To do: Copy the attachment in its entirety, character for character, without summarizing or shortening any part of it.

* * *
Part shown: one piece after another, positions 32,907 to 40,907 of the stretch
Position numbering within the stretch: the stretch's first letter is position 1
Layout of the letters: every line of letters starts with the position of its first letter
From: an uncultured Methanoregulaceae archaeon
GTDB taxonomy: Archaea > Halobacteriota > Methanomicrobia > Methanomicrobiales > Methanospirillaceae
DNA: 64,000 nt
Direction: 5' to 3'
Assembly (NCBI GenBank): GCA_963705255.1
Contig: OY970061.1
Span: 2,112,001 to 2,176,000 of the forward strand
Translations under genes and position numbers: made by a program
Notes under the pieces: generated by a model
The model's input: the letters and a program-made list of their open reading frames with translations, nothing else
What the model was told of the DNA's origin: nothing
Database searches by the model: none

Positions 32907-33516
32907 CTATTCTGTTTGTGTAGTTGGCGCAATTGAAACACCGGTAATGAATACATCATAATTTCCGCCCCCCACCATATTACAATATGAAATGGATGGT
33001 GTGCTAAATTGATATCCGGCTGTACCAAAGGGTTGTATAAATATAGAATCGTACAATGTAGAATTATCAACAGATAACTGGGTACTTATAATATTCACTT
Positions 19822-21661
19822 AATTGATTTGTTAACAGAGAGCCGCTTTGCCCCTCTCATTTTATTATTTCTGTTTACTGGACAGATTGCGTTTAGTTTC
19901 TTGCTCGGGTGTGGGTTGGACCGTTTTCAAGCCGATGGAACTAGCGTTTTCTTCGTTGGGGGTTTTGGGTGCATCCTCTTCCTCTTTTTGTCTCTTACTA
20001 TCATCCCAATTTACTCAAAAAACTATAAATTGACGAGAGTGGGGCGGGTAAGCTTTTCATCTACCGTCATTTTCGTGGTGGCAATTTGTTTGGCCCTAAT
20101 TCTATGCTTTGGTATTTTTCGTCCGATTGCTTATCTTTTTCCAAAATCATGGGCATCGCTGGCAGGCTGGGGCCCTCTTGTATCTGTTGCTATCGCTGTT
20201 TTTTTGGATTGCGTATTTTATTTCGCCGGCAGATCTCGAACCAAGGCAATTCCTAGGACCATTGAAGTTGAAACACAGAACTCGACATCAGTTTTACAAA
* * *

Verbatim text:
Part shown: one piece after another, positions 32,907 to 40,907 of the stretch
Position numbering within the stretch: the stretch's first letter is position 1
Layout of the letters: every line of letters starts with the position of its first letter
From: an uncultured Methanoregulaceae archaeon
GTDB taxonomy: Archaea > Halobacteriota > Methanomicrobia > Methanomicrobiales > Methanospirillaceae
DNA: 64,000 nt
Direction: 5' to 3'
Assembly (NCBI GenBank): GCA_963705255.1
Contig: OY970061.1
Span: 2,112,001 to 2,176,000 of the forward strand
Translations under genes and position numbers: made by a program
Notes under the pieces: generated by a model
The model's input: the letters and a program-made list of their open reading frames with translations, nothing else
What the model was told of the DNA's origin: nothing
Database searches by the model: none

Positions 32907-33516
32907 CTATTCTGTTTGTGTAGTTGGCGCAATTGAAACACCGGTAATGAATACATCATAATTTCCGCCCCCCACCATATTACAATATGAAATGGATGGT
33001 GTGCTAAATTGATATCCGGCTGTACCAAAGGGTTGTATAAATATAGAATCGTACAATGTAGAATTATCAACAGATAACTGGGTACTTATAATATTCACTT
Positions 19822-21661
19822 AATTGATTTGTTAACAGAGAGCCGCTTTGCCCCTCTCATTTTATTATTTCTGTTTACTGGACAGATTGCGTTTAGTTTC
19901 TTGCTCGGGTGTGGGTTGGACCGTTTTCAAGCCGATGGAACTAGCGTTTTCTTCGTTGGGGGTTTTGGGTGCATCCTCTTCCTCTTTTTGTCTCTTACTA
20001 TCATCCCAATTTACTCAAAAAACTATAAATTGACGAGAGTGGGGCGGGTAAGCTTTTCATCTACCGTCATTTTCGTGGTGGCAATTTGTTTGGCCCTAAT
20101 TCTATGCTTTGGTATTTTTCGTCCGATTGCTTATCTTTTTCCAAAATCATGGGCATCGCTGGCAGGCTGGGGCCCTCTTGTATCTGTTGCTATCGCTGTT
20201 TTTTTGGATTGCGTATTTTATTTCGCCGGCAGATCTCGAACCAAGGCAATTCCTAGGACCATTGAAGTTGAAACACAGAACTCGACATCAGTTTTACAAA